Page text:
GUIDELINES

We know that guidelines are always a pain, but we need them to ensure uniformity in our posts as well as to keep our site organized. Below, we tried to list as simply as possible a few general and category-specific “rules” for submitting your work.

General

This might be a bit anal, but to ensure that our site remains aesthetically pleasing, we hope that you will be kind enough to style your posts accordingly:

  • The title of your post should clearly indicate the category the entry belongs to, followed by a colon and the name of the author and work it explores as well as relevant publication dates. Ex: Prospectus: Martha Meredith Read’s Margaretta (1807) (Also, if the title of your work is too long, feel free to offer a shortened version of it).

  • When adding tags, or categorizing your posts, try to look through existing ones before creating something new. The more tags or categories you can place your work into the better, but remember that these labels should reflect the immediate concerns of your research. However, be sure to tag the major authors and names of texts relevant to the specific work you are examining in addition to the major themes it deals with. We thought it would be ridiculous to create categories for each of the authors or texts we will be exploring on Emergentia, but by tagging proper names, members and visitors can use the search bar to conduct their research.

  • Directly below the title of entries to the Annotations or Analyses categories, type this: “Peer-Reviewed: 0” After your post is reviewed by other authors or contributors, you will be in charge of modifying your post. It isn’t rocket science, but for more information about the peer-review process, check out our this page.

  • To add color to our site, try to include a picture of the text you are exploring, whether it be the cover of a book or an image from a movie.

  • Each paragraph should be enclosed with the following tags to justify the text: <p style=”text-align:justify;”> TEXT </p>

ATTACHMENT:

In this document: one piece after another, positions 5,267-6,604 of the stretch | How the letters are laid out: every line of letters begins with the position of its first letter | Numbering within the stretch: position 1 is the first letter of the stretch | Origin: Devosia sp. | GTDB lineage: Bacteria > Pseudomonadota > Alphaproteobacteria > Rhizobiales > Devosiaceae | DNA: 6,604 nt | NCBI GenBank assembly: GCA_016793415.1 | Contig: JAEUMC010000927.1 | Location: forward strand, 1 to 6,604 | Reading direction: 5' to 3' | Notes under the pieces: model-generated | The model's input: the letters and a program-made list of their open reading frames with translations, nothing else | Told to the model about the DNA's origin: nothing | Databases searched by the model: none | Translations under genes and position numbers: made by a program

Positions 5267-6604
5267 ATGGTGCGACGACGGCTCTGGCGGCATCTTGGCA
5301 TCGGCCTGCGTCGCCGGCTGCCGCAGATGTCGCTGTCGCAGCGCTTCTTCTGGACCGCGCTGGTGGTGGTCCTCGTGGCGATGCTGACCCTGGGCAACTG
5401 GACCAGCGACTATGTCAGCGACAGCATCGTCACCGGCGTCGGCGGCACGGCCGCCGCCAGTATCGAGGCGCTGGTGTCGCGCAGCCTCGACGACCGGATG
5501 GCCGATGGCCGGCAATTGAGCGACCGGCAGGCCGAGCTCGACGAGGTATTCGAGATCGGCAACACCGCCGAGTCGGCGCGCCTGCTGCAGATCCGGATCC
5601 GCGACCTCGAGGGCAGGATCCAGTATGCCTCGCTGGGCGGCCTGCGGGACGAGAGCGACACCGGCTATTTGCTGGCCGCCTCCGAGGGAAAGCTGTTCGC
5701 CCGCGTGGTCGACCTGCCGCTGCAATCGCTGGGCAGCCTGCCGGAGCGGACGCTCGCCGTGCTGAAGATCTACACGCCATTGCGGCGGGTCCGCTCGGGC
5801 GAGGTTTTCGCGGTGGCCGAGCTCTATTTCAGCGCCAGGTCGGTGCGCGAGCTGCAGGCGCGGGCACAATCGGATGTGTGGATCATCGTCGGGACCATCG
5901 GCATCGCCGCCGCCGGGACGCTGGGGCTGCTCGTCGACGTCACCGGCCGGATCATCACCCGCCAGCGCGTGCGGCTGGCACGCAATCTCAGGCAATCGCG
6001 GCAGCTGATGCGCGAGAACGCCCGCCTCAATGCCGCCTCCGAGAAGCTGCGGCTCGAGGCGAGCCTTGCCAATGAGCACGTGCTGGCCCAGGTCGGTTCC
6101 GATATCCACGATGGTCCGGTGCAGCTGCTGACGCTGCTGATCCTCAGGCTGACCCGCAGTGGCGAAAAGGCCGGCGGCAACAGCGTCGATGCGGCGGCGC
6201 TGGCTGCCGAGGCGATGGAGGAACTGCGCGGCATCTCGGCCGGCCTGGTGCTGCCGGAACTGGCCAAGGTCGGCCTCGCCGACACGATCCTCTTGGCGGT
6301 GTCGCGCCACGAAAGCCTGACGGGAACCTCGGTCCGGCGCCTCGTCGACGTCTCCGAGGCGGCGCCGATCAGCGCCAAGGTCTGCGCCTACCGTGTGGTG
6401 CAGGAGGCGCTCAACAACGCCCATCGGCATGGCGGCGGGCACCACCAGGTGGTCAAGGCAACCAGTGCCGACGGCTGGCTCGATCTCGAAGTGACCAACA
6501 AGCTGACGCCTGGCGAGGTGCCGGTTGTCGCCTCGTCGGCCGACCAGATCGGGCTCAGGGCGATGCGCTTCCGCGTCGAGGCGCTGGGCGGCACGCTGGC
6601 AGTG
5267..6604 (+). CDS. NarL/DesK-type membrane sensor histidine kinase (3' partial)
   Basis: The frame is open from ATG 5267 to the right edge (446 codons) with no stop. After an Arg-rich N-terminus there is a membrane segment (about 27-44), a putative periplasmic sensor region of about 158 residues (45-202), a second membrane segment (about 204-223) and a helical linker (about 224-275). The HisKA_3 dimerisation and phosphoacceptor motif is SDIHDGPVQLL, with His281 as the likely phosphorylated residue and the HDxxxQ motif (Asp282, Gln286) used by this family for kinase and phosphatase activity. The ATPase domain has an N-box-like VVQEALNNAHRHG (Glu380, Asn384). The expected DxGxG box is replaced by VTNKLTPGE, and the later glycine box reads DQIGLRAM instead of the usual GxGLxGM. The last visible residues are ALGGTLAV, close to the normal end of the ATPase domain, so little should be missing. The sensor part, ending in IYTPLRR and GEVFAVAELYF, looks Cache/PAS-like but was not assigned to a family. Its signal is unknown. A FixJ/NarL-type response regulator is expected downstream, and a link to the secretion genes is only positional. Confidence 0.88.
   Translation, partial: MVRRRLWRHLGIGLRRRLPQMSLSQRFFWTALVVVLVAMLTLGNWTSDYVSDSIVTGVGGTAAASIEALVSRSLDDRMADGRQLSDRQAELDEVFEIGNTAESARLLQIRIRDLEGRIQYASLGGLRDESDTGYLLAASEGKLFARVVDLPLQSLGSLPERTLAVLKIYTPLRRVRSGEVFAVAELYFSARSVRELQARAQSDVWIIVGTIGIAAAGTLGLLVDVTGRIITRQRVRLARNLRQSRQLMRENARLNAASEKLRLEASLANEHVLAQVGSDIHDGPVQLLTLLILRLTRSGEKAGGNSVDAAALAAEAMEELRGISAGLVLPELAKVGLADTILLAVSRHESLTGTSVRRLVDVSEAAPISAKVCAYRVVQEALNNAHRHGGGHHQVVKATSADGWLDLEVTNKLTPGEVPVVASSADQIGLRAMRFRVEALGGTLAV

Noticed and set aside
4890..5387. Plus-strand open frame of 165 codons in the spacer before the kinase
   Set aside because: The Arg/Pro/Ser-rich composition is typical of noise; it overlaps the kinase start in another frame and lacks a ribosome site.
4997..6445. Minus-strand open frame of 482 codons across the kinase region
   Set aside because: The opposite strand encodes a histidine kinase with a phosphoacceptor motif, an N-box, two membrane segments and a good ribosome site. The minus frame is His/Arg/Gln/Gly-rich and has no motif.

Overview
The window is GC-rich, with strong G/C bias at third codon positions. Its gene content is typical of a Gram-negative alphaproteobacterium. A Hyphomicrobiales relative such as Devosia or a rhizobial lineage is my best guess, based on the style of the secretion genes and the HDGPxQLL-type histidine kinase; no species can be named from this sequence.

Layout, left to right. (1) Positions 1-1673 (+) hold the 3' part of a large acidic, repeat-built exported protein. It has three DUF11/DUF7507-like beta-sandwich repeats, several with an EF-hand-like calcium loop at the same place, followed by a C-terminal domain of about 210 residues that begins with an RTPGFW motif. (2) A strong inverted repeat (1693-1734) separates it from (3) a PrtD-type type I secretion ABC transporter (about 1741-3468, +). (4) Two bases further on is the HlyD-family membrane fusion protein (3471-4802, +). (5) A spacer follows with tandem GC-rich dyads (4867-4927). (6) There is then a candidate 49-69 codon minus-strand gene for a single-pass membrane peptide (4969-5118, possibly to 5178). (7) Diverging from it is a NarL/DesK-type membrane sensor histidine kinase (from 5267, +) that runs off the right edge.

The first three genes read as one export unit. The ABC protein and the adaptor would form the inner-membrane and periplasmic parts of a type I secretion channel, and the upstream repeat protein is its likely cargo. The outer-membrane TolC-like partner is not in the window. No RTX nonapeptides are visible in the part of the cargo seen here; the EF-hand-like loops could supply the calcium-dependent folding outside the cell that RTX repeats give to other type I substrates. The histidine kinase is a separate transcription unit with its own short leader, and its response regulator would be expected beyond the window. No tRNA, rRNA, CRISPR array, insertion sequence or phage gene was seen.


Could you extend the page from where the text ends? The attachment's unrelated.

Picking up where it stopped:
Abstracts

In keeping with academic convention, abstracts should be restricted to about 200-300 words although no one will be strictly enforcing this rule. We just think it would be helpful to practice summarizing your thesis or research into a brief, coherent paragraph, which will definitely prepare you for future academic conferences and/or publishing your work. Sample

Annotations

Many professors will tell you that annotations should be around 3-5 sentences and maybe some of you are experts at doing this, but we have no strict guidelines about length on Emergentia. Since you are writing for a wider audience who may or may not be familiar with your discipline, try to be as clear and thorough as possible so your research can help others interested in the same topic(s). Also, if the annotation you are submitting is directly related to a project or paper you are working on, briefly mention this at the beginning of your post to orient the reader.

Be forewarned: We will are not going to accept annotations for full-length critical theory books. Instead, we are hoping that our authors and contributors will write annotations based on specific introductions or chapters from these theoretical texts to make the material more manageable to summarize. Working on a smaller scale will hopefully allow this dense information to become more digestible to our readers. Sample